The daily Nebraskan. ([Lincoln, Neb.) 1901-current, March 28, 1988, Page 4, Image 4

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    Page E ft | {-Avi :;?i 1 Nebraskan
4 - % % / H * Monday, March 28,1988
I Nebraskan
University of Nebraska-Lincoln
Mike Rcilley, Editor, 472-1766
Diana Johnson, E-dilorial Page Editor
Jen Desclms, Managing Editor
Curt Wagner, Associate News Editor
Chris Anderson, Associate News Editor
Joan Rczac, Copy Desk Chief
Joel Carlson, Columnist
Pay lor players
Chambers’ good intentions miss mark
State Sen. Ernie Cham
bers of Omaha has mis
sed the mark with his
bill to pay Nebraska football
players, but he has unearthed
some problems that college ath
letes face today.
Chambers’ bill, LB 1226,
would treat scholarship football
players at the University of
Nebraska-Lincoln as employees
of the university and allow them
to be paid for their efforts on the
field. An amendment was added
to the bill requiring four of the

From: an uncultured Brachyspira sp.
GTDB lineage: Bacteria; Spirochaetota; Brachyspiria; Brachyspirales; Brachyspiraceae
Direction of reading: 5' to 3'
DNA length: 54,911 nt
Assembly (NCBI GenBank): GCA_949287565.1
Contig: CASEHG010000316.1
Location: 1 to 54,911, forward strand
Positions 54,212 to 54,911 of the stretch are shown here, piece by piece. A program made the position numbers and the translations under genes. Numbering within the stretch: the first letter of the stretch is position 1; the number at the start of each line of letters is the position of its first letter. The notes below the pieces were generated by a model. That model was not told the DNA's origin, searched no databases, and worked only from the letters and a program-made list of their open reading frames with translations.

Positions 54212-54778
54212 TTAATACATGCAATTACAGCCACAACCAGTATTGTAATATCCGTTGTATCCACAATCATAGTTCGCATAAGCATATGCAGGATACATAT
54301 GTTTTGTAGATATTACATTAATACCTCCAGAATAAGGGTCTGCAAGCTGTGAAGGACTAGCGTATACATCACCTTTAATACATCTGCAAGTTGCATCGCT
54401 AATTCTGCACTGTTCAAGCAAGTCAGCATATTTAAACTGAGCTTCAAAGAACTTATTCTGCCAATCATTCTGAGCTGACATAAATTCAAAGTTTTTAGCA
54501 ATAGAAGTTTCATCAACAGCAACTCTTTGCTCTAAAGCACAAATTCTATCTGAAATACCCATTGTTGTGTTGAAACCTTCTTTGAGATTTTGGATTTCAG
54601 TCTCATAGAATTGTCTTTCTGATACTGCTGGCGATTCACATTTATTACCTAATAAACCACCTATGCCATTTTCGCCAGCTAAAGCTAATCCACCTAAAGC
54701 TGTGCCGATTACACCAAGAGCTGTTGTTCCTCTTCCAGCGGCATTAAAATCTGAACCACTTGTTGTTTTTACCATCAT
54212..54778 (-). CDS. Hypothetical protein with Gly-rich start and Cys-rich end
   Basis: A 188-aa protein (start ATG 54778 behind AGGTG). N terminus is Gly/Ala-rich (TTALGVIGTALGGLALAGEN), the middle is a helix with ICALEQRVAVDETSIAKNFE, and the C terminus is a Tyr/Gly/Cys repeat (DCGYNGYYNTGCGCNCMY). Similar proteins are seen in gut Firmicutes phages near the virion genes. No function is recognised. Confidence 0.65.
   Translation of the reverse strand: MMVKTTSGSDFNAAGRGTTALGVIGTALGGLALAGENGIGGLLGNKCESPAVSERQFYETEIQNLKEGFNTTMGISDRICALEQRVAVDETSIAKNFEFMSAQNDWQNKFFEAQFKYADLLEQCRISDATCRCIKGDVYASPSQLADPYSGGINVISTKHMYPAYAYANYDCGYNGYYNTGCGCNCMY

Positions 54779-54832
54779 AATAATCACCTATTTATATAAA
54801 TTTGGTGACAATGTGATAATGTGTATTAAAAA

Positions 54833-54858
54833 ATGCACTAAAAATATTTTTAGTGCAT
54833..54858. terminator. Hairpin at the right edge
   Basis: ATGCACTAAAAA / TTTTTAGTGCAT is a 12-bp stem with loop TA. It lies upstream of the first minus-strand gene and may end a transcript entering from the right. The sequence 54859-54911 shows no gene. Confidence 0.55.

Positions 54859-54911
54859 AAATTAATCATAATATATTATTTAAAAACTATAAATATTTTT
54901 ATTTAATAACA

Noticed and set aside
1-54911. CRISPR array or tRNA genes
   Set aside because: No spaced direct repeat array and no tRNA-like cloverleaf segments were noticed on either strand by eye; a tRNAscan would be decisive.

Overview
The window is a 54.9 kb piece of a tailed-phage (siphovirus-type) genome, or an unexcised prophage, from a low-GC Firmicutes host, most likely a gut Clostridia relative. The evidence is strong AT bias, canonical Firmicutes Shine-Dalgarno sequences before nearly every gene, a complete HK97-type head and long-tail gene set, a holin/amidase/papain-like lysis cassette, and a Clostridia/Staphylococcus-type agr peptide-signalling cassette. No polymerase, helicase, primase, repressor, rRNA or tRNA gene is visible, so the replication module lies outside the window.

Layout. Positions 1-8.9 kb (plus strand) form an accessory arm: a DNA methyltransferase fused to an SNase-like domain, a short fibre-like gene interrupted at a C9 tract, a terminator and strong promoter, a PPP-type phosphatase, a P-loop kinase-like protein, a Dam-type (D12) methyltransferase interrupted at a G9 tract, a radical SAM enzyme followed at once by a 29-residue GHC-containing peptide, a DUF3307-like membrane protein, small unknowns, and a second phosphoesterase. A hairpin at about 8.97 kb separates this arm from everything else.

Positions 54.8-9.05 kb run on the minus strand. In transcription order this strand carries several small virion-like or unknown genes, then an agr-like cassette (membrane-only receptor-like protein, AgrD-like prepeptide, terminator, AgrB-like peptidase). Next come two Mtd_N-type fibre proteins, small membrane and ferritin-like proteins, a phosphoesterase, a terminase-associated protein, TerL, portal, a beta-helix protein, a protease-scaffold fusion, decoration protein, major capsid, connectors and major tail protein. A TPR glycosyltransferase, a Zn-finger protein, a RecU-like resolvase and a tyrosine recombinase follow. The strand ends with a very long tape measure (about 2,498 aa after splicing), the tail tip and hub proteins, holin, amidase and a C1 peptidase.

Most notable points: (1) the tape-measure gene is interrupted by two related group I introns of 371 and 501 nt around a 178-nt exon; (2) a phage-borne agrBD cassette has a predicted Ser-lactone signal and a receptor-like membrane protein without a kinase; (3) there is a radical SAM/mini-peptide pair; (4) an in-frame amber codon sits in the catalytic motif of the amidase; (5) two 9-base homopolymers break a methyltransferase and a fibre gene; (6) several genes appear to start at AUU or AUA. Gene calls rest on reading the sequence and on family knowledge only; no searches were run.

other five Big Eight schools’
states to enact similar legislation
for tiie bill to take effect.
Chambers argues that football
players are being “exploited” be
cause they generate big bucks for
the university, while receiving
no compensation. But Chambers
needs to remember that these
players aren’t being forced to
play football. No one held a gun
to their heads and made them
sign that letter of intent to play
football at Nebraska. They’re
here because they want to be.
Granted, the university rakes
in thousands of dollars from TV
contracts, ticket sales and other
revenue generated from football.
That money finances UNL’s
“non-revenue” sports such as
volleyball, track and women’s
basketball. Football and men’s
basketball arc the only money
making sports at UNL..
If the football revenue were to
be reinvested in the football
program to pay players, the other
! sports would suffer. Programs
would eventually be cut, and
UNL would lose quality student
athletes to other universities.